Oh the pressure! It’s bad enough that we have to stay young, look skinny, be trendy and professionally successful. But it’s all supposed to be meaningful and for a “life purpose” too? Who has time to have good hair AND care about other people? The good news is that you can appear to be values-driven to the point where people admire you for it, even when you don’t give a hoot. Here’s how to look like you have a meaningful life:
Post a sad picture.
Put a picture of a sad looking puppy on your screensaver or paste a clip of an article about the plight of street puppies on your cubicle wall. Make up a speculative fact to affirm the dire future: “If people don’t spay and neuter their pets now, by 2020 there will be 1.9 billion homeless dead puppies.” Think sad photo plus exaggerated fact equals I’m an amazing human being.
Cry at the news.
Baby dies, refugees starving, another café bombing. And you are on deadline to decide whether to go with the smiley or hungry emoji for the employee potluck notice! God, and now you have to be brought down by world tragedy? Who has time? So, look up from your computer and make eye contact with someone and say things like “I know, it’s awful.” “Those poor people.” “I don’t know how they live with it.” They don’t, they’re dead, but no one will see the illogic if you end with a sigh and a sniffle
Wear a “cause” t-shirt on casual Friday.
First off, let’s thank the breast cancer fanatics for the fact that simply wearing the color pink screams “look, I care!” If, god forbid, you actually got roped by a friend into doing one of those 5 or 10k kind of things, order your shirt 2 sizes too small or have it tailored so that it will actually look good on you at the office.
Set your phone alerts to LOUD.
Whenever an alert comes in for Likes on the selfie you posted on Instagram of your #nightout, stop everything you are doing, hold your hand out to pause conversation, get a serious concerned look on your face and say, “hold on, it’s an alert from Save the Whales. They’re rescuing a baby-whale-in-need. Can you imagine? It would have died!” Whatever organization or cause you choose, use words like “rescue,” “in-need” and “would have died.” After a reasonable moment, relax and lower your hand, and say “Shwooh—looks like he’s going to make it.” Be sure not to laugh at the actual posts you are reading.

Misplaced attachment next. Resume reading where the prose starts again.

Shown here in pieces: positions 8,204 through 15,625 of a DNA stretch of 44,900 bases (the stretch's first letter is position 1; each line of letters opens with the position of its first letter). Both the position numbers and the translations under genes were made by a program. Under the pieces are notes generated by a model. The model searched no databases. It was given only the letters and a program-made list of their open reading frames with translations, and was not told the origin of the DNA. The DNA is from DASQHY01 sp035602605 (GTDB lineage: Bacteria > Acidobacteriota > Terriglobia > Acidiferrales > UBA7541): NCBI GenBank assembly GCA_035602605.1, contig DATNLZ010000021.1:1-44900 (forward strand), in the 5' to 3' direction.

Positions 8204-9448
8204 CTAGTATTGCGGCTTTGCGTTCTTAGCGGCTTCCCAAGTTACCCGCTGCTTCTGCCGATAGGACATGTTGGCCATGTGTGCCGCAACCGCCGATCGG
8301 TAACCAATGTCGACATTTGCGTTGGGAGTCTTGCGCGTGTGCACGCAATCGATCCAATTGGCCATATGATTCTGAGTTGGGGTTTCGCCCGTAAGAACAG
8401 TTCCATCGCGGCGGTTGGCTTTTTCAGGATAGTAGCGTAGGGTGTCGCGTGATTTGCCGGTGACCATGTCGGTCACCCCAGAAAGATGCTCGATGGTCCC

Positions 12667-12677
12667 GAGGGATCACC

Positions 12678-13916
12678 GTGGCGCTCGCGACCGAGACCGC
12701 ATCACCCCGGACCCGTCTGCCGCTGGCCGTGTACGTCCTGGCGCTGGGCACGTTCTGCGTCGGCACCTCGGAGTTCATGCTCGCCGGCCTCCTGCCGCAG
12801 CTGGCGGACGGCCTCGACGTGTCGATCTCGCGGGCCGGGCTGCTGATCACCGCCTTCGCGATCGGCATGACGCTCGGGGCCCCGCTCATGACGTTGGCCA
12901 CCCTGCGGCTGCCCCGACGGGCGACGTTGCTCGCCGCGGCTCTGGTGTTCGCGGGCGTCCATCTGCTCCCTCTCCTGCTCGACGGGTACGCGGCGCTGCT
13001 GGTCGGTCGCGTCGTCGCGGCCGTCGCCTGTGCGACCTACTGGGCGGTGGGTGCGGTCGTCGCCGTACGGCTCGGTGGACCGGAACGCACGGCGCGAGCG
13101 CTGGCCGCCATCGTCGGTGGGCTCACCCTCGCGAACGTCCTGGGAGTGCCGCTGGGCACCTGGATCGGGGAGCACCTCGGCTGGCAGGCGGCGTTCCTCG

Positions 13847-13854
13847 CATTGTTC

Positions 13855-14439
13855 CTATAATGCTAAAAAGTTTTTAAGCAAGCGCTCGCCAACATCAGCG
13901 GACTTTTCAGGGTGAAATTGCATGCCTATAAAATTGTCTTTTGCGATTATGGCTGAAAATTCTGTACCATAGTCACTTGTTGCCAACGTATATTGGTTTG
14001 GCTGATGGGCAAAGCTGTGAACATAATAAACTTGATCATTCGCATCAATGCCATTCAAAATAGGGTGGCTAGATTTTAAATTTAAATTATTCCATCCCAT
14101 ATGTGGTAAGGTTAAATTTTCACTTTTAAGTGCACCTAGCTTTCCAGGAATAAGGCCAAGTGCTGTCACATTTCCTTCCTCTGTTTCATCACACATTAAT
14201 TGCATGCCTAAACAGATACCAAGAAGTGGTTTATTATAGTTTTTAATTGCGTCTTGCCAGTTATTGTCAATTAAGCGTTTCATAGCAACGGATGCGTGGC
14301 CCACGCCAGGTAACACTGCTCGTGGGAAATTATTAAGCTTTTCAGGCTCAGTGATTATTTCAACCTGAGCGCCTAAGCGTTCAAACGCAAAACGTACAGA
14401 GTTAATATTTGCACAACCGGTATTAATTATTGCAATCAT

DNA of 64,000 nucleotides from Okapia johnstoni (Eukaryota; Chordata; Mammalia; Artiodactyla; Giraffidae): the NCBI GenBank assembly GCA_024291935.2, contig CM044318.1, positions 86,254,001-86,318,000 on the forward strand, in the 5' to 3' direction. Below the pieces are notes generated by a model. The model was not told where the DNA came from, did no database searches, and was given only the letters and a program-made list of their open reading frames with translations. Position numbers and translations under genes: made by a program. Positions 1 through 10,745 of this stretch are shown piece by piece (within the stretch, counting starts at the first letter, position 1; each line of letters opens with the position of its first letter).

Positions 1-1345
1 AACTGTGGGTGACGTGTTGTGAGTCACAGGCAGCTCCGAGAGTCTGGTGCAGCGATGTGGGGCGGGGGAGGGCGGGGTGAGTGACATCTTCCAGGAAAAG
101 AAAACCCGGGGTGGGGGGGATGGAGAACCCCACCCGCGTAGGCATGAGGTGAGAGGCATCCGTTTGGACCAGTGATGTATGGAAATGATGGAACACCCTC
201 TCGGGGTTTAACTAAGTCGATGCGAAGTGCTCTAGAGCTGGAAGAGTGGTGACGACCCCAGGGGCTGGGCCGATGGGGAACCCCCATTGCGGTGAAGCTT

Appropriate other people’s stories.
In addition to knowing exactly how many children the Duggar’s have you can get great stories from sources like People Magazine to share as examples. You will never have done the things like those in People’s “Heroes Among Us” and “Why I Give Back” columns, but by association you will appear to care, such as: “Did you hear about the 10 year old in Oregon who raised over $100,000 to send books to school-children in Brazil? So amazing!” These examples show compassion but are done by people who are either too old or too young to actually have a life.
Subtly undermine others.
You will never win by outright criticizing someone who has built a Montessori school in an inner-city neighborhood or who has rescued pets in Thailand after natural disasters. But you can get people to think less of them with statements like, “It’s so amazing that they volunteer so much time to such a worthy cause. It’s no wonder they don’t have time for a relationship.” Or, “I hope they make time for their own kids while they are helping all of those other kids.” Making others look bad makes you look better.
And now you have a meaningful life.
So, go look good and have fun. Good news, by the time you actually care about having real meaning in your life, you’ll know exactly how to act.